“Men of Labor, Men of Leisure: Artists in Early 18th-century England," Part 2
(continued from Part 1) For those artists who wished to move up the social hierarchy during the eighteenth century, a reputation for “polite learning” was important to cultivating their personas. A capacity for polite learning allowed them to demonstrate both social refinement and knowledge.
Take this painting by Gawen Hamilton for example. It is a group portrait which includes the painter James Thornhill and several of his friends. Thornhill was a high placed artist at the height of his fame when this painting was completed at about 1720. In 1707, he had been commissioned for the Painted Hall at Greenwich Hospital, and in 1715, he was hired to paint the dome of St. Paul’s Cathedral. In 1720, the King made him Seargent-Painter, a post which led to a knighthood and election to Parliament (1722-34).
The painting shows a group of gentlemen — not men at work, but men at leisure — a group which nevertheless included practicing artists. Surrounded by symbols of learning, the overall mood of the painting is sociability and cultivation, embodying the principles of polite learning.
This painting celebrates a purchase that Thornhill made in 1717 — Poussin’s Tancred and Erminia (now in the Barber Institute of Fine Arts at the University of Birmingham). It demonstrates Thornhill’s and his friends’ taste and serves as an icon of Thornhill’s transformation from jobbing artist to collector and patron.
This point was driven home by one of Thornhill’s friends and fellow artist, Jonathan Richardson in his Essay on the Art of Criticism. Richardson described Thornhill’s taste as impeccable, comparing Poussin’s visual poetry to that of Raphael and the sculptor of the Laocoon.
In his analysis, Richardson recognized the division of physical labor and intellectual reflection — judging the labor by its ability to convey thought. Of Poussin’s labor, he wrote,
What a fine and accurate hand are absolutely necessary to the production of such a work! That two or three strokes of the pencil (for example) . . . can express a character of mind so strongly and significantly.
Of the excellence of the artistic mind, he wrote,
Let us observe for the honour of Poussin, and of the art, what a noble and comprehensive thought! What richness and force of imagination! What a fund of science and judgment.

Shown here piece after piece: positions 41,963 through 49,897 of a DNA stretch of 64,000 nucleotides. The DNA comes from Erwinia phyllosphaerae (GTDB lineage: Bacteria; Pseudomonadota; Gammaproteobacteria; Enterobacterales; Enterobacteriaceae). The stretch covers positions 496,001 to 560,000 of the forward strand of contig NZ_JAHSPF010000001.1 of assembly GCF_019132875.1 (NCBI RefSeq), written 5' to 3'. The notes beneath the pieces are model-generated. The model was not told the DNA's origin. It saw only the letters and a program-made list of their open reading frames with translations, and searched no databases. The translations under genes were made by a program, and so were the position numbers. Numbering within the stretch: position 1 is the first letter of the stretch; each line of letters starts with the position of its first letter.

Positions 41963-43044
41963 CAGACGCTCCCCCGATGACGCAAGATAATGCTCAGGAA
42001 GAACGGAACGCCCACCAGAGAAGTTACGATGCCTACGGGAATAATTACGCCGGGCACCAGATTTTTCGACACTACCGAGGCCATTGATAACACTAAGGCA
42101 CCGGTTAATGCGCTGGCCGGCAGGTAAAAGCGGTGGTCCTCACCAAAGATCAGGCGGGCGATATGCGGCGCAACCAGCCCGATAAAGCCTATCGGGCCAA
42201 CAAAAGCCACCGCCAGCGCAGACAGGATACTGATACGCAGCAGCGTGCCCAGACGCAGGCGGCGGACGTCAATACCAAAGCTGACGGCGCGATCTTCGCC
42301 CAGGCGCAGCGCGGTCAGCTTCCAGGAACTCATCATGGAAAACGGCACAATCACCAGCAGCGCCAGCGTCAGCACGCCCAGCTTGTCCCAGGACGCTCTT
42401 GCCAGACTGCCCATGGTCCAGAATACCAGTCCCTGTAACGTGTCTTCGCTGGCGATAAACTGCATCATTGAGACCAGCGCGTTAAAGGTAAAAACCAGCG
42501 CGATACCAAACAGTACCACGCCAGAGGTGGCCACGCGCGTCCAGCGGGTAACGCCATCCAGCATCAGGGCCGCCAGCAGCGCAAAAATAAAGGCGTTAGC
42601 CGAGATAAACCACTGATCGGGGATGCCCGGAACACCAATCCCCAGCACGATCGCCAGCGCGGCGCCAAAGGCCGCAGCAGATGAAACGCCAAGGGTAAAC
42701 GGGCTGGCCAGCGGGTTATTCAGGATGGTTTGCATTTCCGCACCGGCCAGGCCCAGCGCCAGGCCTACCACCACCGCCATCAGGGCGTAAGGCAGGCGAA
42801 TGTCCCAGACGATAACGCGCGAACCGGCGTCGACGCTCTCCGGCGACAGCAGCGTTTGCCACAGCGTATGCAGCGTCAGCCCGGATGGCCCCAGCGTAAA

The ability to appreciate this art not only reflected well on the mind and hand of the artist, but of the connoisseurs and collectors with the learning to recognize the quality of its technique and its literary allusions, as well as the leisure to be transported to realms of philosophical contemplation.
These tropes were not entirely new, but they did have an increased resonance among artists, connoisseurs, and collectors alike by the early 18th century. Part of this was due to the increased emphasis on travel and study on the continent. This was, after all, the dawn of the golden age of the grand tour, and knowledge of classical and Renaissance painting, sculpture, and architecture were increasingly the signs of a complete gentleman — and an artist for that matter.
For British travelers, continental academies, which had increased in number during the 17th and 18th centuries (in part because of aristocratic patronage, which saw these institutions as valuable to bolstering reputation), set benchmarks for style and taste. Not only were the artists that they produced sought after because of their skills, but they also helped set a model of what an artist should be as is suggested by Carlo Maratti’s idealized representation of a painting academy. This ideal was more often made real in rhetoric more than in practice, but it nevertheless suggested that a complete artist had to have a command of artistic theory, philosophy, mathematics, and classical knowledge.
Variations on these themes continued in any number of works and art forms, from small engravings for artist’s manuals to full scale historical works.
In fact, the English elite, which included wealthy patrons and a small group of influential artists such as Jonathan Richardson, James Thornhill, and William Kent, valorized continental models, old masters, and artists. This led to a backlash by the 1720s.
Hogarth, Thornhill’s son-in-law, was one of the most vocal critics of the taste for foreign art. An auction ticket that he designed in 1745 had Old Masters — many of them copies — being blown by the wind and slicing through his own art.
In a similar mode, a work from 1730 portrays auctioneers and collectors as animals. The artist is losing his source of income because of the rage for Old Masters — a point driven home by the pair of pickpockets, one of whom holds a blade to his neck while the other takes his last pennies.
Still, despite being critical of the fashion for continental painters and Old Masters, these attacks often aligned with at least two elements of the discourse among elite connoisseurs: a rejection of the commercial world in which art operated as well as an effacement of the labor that went into creating a work of art.
(to be continued in Part 3)